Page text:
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Legacy toolpaths vs OptiRough for Die and Punch work

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25 replies to this topic

#1
Hcarte

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We would like some input on some of the new toolpaths. We have been trying to make them work with the type of parts we make and we just cant seem to get any where with them. I have attached a die we made it took just over 15 hour to machine it. The part was cut out of 7.00  A36 plate with a CNC torch.  We use Sandvik 210 high feed cutter to rough with. Then we use a sandvik 200 cutter for Restmill and Parallel passes. We use a 1.0 insert ball mill for finishing, after that we will do some leftover toolpaths  with smaller tools.

 

 I had to zip the part it is 25MB

Thanks

Howard

 

Attached File  Mastercam 04312.PNG   75KB   2 downloadsAttached File  04312-die-2ND-SIDE-TEST-MASTERCAM.ZIP   14.69MB   32 downloads


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#2
jeff

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What toolpaths can't you get to work? 



#3
Hcarte

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Jeff,

I keep reading that people quite using the legacy toolpaths because the new Dynamic and Opti stuff is so great. I just can see  how a end mill to rough a part like this is better than what we are doing.  I think Dynamic and Opti  is another tool in the tool box, but for the parts we do they are not a good fit for us.



#4
mkd

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Sounds like much of what is good and easy with the new toolpaths was flame cut off before you got the material. Seriously, new paths excel at machining a shape like that from rectangular stock.

 plus if you are using high feed sandvik stuff, i'd have to agree that legacy z-level strategies would be hard to beat.


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#5
jeff

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Jeff,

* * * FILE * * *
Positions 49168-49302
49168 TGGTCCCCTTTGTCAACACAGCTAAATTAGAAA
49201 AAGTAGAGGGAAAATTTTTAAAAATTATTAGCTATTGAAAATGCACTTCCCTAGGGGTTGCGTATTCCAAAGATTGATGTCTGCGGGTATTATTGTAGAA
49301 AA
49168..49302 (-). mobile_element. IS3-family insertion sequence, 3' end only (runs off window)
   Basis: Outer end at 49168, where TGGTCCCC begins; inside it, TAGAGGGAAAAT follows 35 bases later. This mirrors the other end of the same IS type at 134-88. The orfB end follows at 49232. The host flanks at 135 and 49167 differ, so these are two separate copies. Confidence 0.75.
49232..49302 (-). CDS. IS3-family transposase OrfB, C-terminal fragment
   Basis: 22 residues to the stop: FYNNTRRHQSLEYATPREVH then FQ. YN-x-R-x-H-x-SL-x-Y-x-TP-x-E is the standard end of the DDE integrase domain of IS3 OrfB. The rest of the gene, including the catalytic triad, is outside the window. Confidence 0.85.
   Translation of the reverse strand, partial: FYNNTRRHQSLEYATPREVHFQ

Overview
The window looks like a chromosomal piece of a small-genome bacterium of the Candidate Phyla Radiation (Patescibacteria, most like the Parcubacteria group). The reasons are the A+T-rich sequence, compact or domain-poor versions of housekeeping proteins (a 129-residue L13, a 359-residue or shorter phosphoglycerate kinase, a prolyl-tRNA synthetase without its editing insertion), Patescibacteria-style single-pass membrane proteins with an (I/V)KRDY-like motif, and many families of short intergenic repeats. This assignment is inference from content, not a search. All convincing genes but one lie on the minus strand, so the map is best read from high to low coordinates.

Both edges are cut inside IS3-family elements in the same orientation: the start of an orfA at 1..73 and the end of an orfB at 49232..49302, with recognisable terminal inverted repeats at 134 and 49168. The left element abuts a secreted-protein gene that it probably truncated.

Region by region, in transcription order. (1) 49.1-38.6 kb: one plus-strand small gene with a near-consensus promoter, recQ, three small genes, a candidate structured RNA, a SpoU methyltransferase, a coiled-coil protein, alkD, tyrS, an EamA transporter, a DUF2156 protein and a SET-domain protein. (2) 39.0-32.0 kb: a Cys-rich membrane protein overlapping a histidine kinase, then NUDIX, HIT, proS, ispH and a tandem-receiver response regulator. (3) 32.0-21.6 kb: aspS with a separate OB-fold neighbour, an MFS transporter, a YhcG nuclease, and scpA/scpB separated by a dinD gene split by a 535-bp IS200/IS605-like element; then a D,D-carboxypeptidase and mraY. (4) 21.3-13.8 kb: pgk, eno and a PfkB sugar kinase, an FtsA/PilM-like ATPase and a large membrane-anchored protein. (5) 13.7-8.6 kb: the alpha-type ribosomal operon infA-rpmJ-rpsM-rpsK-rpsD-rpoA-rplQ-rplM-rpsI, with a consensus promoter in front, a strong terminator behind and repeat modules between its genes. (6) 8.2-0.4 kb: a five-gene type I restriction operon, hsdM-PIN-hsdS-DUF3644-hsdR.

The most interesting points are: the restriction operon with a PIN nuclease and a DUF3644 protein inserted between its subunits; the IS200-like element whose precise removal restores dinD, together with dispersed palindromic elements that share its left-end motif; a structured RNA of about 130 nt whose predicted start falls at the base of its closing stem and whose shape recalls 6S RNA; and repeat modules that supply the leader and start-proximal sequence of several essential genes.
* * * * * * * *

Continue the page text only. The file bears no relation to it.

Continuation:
I keep reading that people quite using the legacy toolpaths because the new Dynamic and Opti stuff is so great. I just can see  how a end mill to rough a part like this is better than what we are doing.  I think Dynamic and Opti  is another tool in the tool box, but for the parts we do they are not a good fit for us.

That's quite possible.

Your part is pretty good size, maybe others with experience in programming large molds like yours can help you better than I can.

My parts are a LOT smaller than yours. 



#6
mkd

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Area rest rough will have the exact same cycle time, feed rates being equal, as rough pocket but the calculation time will be slightly better and the system will not be frozen while its crunching.

You could prolly run a 3" sandvik @4000rpm in A36, which has nothing to do with MC, just sayin. If you were to bump your feed rate a commensurate amount up to 350ipm, the rounded/smoothed opti paths would be easier on the machine and would also likely run closer to the back plotted cycle time of 1hr.



#7
Gary

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Area rough from a stock model of your burnout will cut nice on this with highfeed mills. And some corner rounding in your parameters and the machine really smooths out. Draw a big xxxx window around it for stock and reference the stock in your toolpath. You can then approach from the outside or stay inside. You can also holder collide check with the new paths. 



#8
mike93

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we have been using opti ruff with iscar fast feed with great successes you are always in a climb mill state with controlled engagement so spindle load is constant and tool life is great! way faster then the old trusty surface rough pocket. you can go max depth of feed mill and max chip load, play with step over until you like the way its cutting.



#9
Müřlıń®

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Anyone else having this file lock the computer up?



#10
5th Axis Consulting Group